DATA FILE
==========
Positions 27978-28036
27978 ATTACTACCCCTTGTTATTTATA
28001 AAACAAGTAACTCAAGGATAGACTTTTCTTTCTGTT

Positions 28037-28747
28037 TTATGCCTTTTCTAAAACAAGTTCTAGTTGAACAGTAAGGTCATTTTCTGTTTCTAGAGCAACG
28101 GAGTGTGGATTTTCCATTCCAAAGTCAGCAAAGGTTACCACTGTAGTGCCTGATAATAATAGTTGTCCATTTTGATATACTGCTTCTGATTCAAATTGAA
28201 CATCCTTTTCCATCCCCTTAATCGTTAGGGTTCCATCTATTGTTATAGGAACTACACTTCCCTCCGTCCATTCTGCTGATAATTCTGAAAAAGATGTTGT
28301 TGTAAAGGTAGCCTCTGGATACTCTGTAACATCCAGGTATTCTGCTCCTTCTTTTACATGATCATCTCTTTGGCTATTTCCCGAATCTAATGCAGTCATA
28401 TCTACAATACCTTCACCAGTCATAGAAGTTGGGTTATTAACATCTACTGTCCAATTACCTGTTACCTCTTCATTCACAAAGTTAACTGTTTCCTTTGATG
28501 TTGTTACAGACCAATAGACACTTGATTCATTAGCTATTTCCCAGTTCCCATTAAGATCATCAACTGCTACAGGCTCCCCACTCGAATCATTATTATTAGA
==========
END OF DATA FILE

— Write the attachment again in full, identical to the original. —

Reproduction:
Positions 27978-28036
27978 ATTACTACCCCTTGTTATTTATA
28001 AAACAAGTAACTCAAGGATAGACTTTTCTTTCTGTT

Positions 28037-28747
28037 TTATGCCTTTTCTAAAACAAGTTCTAGTTGAACAGTAAGGTCATTTTCTGTTTCTAGAGCAACG
28101 GAGTGTGGATTTTCCATTCCAAAGTCAGCAAAGGTTACCACTGTAGTGCCTGATAATAATAGTTGTCCATTTTGATATACTGCTTCTGATTCAAATTGAA
28201 CATCCTTTTCCATCCCCTTAATCGTTAGGGTTCCATCTATTGTTATAGGAACTACACTTCCCTCCGTCCATTCTGCTGATAATTCTGAAAAAGATGTTGT
28301 TGTAAAGGTAGCCTCTGGATACTCTGTAACATCCAGGTATTCTGCTCCTTCTTTTACATGATCATCTCTTTGGCTATTTCCCGAATCTAATGCAGTCATA
28401 TCTACAATACCTTCACCAGTCATAGAAGTTGGGTTATTAACATCTACTGTCCAATTACCTGTTACCTCTTCATTCACAAAGTTAACTGTTTCCTTTGATG
28501 TTGTTACAGACCAATAGACACTTGATTCATTAGCTATTTCCCAGTTCCCATTAAGATCATCAACTGCTACAGGCTCCCCACTCGAATCATTATTATTAGA